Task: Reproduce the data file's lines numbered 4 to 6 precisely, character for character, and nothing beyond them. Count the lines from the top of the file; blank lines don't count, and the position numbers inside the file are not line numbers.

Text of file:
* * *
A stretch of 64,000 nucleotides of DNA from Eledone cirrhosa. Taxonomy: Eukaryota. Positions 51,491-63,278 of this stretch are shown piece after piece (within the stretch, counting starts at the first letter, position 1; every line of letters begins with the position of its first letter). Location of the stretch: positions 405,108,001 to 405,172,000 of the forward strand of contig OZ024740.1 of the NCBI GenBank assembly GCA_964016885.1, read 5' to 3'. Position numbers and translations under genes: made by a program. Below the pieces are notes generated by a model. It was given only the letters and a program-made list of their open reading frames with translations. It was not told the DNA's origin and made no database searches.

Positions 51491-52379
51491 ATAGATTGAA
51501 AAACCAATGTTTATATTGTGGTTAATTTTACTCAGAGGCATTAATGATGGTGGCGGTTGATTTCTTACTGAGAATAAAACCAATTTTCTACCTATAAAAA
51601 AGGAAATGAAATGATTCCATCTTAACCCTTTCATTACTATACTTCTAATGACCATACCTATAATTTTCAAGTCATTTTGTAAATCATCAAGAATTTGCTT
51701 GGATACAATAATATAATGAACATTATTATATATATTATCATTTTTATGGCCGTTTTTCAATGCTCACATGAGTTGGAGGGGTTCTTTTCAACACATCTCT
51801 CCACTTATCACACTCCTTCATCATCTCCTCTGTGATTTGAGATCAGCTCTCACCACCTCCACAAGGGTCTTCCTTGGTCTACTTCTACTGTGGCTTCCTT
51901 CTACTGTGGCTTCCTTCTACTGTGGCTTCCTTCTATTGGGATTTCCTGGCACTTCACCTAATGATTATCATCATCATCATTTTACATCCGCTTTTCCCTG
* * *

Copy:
51501 AAACCAATGTTTATATTGTGGTTAATTTTACTCAGAGGCATTAATGATGGTGGCGGTTGATTTCTTACTGAGAATAAAACCAATTTTCTACCTATAAAAA
51601 AGGAAATGAAATGATTCCATCTTAACCCTTTCATTACTATACTTCTAATGACCATACCTATAATTTTCAAGTCATTTTGTAAATCATCAAGAATTTGCTT
51701 GGATACAATAATATAATGAACATTATTATATATATTATCATTTTTATGGCCGTTTTTCAATGCTCACATGAGTTGGAGGGGTTCTTTTCAACACATCTCT